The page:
On that dreadful day close to 3pm, our Lord pushed up his sagging frame against the nails in his feet. He gathered his breath and cried out one last request, “I Thirst!”. Never before have two words been spoken with that level of consequential elegance and profound depth of meaning.
Yes, in a purely material and bodily way he asked for something to quench his thirst but in those words he also echoed the psalmist’s prophetic words …
”I am poured out like water, and all my bones are out of joint. My heart has turned to wax; it has melted within me. My mouth is dried up like a potsherd, and my tongue sticks to the roof of my mouth; you lay me in the dust of death”(Ps 22:14-15).
On a deeper level, he is making an appeal to the innate, universal human desire for justice and common empathy. To deprive a dying man of water when he is begging in agony ought to be thought of as the most despicable act of indifference, worse than hatred.
Even the Romans standing below him with hammers, swords, and lances. all instruments of human torture, were not that morally depraved. In response to Jesus’ last request they gave him a wet sponge to moisten his lips. It was not pure, untainted water and our Lord refused to drink it. "They gave Him sour wine mingled with gall to drink. But when He had tasted it, He would not drink" (Matthew 27:34).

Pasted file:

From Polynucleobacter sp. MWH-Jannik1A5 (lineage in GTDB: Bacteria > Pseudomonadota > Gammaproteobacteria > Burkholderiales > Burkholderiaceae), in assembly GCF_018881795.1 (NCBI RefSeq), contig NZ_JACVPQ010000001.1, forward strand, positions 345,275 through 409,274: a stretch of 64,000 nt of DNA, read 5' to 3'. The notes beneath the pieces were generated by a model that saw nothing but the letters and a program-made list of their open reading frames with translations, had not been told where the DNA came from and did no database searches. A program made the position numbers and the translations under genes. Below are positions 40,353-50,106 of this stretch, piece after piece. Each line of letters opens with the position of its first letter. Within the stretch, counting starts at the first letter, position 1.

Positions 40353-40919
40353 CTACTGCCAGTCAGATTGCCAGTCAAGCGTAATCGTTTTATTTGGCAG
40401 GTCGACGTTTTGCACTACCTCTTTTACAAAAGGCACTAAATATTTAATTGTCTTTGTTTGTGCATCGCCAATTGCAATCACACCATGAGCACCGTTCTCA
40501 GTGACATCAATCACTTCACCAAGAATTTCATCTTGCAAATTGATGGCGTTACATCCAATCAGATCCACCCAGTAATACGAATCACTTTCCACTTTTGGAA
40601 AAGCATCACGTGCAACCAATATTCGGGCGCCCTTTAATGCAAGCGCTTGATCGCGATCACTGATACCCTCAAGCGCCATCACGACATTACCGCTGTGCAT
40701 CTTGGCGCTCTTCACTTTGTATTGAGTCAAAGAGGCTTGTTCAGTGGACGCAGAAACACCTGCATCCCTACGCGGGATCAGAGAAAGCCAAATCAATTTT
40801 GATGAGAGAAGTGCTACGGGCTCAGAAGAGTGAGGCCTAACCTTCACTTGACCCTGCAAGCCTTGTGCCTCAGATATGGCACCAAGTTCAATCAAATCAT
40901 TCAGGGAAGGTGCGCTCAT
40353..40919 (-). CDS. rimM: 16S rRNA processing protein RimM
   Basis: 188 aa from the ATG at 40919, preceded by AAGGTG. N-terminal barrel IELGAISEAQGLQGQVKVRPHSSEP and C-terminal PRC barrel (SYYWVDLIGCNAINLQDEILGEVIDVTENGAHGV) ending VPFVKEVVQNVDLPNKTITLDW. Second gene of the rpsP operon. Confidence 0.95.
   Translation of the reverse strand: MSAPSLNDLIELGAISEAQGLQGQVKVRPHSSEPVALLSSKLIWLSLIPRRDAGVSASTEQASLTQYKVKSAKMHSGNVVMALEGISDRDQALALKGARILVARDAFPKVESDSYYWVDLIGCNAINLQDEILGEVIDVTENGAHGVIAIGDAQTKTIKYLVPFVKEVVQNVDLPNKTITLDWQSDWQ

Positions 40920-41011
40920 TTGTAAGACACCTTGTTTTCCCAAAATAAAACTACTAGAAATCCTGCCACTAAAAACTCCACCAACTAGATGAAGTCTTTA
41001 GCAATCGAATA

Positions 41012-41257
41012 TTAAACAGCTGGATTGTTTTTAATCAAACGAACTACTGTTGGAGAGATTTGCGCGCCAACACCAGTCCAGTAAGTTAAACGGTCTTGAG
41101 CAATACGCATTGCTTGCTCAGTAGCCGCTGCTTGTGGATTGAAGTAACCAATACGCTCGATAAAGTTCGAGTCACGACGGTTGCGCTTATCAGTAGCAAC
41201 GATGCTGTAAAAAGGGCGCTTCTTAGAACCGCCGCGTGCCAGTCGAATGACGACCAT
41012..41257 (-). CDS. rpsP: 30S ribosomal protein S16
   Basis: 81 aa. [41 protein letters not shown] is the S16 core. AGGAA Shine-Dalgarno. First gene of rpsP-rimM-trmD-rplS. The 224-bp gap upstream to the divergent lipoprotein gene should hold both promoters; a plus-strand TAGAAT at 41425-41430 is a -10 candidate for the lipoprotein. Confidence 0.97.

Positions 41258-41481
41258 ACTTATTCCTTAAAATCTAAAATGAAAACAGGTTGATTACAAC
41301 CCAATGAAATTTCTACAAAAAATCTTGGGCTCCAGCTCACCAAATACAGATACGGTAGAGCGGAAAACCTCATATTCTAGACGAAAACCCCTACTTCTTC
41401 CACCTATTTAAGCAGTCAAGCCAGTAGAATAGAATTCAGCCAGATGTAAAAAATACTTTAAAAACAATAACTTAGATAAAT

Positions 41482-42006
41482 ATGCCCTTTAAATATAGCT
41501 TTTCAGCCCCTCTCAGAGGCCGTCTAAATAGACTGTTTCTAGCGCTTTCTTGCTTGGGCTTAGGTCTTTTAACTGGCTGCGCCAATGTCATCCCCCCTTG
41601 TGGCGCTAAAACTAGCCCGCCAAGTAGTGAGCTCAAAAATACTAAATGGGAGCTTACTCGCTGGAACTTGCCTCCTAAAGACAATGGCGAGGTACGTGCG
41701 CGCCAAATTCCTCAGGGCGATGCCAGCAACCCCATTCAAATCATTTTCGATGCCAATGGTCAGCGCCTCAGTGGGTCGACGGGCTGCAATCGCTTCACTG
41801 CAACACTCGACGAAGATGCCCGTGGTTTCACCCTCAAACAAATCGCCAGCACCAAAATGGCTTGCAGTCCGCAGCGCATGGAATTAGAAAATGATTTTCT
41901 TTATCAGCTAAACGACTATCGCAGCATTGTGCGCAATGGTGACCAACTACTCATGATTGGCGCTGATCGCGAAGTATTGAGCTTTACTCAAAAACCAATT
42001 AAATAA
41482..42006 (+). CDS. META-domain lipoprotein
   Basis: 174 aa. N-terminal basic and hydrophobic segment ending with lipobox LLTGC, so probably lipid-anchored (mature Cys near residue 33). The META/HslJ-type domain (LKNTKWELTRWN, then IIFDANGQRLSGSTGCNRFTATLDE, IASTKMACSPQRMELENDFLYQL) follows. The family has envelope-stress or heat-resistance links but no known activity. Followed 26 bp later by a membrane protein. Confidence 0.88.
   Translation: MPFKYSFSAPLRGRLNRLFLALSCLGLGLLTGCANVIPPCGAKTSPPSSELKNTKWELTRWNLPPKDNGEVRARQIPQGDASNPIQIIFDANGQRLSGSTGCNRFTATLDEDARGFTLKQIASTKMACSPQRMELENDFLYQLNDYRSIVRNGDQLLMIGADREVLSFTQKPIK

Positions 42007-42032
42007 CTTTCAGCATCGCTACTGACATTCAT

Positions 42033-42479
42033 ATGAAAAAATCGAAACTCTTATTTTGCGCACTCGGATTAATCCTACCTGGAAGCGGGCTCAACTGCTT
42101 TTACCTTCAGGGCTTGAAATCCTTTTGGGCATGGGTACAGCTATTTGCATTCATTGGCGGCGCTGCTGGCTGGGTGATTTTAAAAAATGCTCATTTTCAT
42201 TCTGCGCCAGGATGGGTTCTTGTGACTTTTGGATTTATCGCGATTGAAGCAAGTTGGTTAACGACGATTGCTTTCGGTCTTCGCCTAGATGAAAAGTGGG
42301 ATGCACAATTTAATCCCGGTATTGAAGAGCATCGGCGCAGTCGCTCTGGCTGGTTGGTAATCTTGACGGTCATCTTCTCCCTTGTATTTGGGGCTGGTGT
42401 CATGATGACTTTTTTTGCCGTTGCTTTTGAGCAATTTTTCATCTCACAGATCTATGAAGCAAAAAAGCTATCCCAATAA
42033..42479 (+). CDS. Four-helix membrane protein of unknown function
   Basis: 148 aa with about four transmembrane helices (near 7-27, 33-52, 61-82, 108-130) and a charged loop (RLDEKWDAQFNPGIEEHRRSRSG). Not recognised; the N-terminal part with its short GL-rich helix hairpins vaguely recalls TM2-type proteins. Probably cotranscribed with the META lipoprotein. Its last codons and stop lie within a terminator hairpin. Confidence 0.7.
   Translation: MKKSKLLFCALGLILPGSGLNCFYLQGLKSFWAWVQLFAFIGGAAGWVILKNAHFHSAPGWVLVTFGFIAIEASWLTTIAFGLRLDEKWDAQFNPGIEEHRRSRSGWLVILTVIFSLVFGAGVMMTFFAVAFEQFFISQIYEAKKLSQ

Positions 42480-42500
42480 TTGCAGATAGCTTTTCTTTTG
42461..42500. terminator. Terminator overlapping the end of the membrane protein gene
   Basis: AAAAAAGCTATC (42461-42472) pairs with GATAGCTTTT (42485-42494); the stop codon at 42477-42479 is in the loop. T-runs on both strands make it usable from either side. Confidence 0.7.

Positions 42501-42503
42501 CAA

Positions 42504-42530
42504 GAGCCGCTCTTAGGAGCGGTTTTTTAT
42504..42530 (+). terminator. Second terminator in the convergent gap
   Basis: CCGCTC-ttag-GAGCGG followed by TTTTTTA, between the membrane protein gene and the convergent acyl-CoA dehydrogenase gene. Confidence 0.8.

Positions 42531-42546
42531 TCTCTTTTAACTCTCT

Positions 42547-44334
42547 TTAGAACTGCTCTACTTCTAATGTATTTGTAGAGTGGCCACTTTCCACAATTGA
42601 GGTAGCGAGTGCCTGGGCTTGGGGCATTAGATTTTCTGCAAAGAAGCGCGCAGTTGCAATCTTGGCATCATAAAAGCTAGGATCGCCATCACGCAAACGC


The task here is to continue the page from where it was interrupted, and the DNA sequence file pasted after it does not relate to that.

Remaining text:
Water and Truth as a Universal Human Right
Last year when Pope Francis addressed the 2022 World Water Forum, he said, “The right to drinking water is closely linked to the right to life, which is rooted in the inalienable dignity of the human person and constitutes a condition for the exercise of other human rights.” The Holy Father went on to say, “Water is a gift from God and a common heritage that should be universally used for each generation.”
There is a type of water that is more vital to human life than H2o. There is the life-sustaining, pure, untainted water of truth for which we thirst and to which we have a right.
The Vatican II constitution on Divine Revelation, called Dei Verbum, uses the analogy of water to describe the Truth we receive from God. It says that both Holy Scripture and Holy Tradition “flow from the same divine wellspring” . The word wellspring means both ‘an abundant source’ and ‘a source of pure, drinking water taken from the ground or a spring’. Dei Verbum goes on to highlight the purity of this flowing water. The Deposit of Faith is to be handed on by the magisterium ”...to their successors in its full purity, so that led by the light of the Spirit of truth, they may in proclaiming it preserve this word of God faithfully, explain it, and make it more widely known”.
In his first letter to Timothy, after St. Paul asked Timothy to provide the ‘nourishment of sound teaching’, he gave him one final warning, “O Timothy, guard what has been entrusted to you”. Other translations read, “guard the deposit of faith”. The ‘Deposit of Faith’ is a catechetical term meaning, ‘the body of revealed truth in the scriptures and sacred tradition proposed by the Roman Catholic Church for the belief of the faithful’.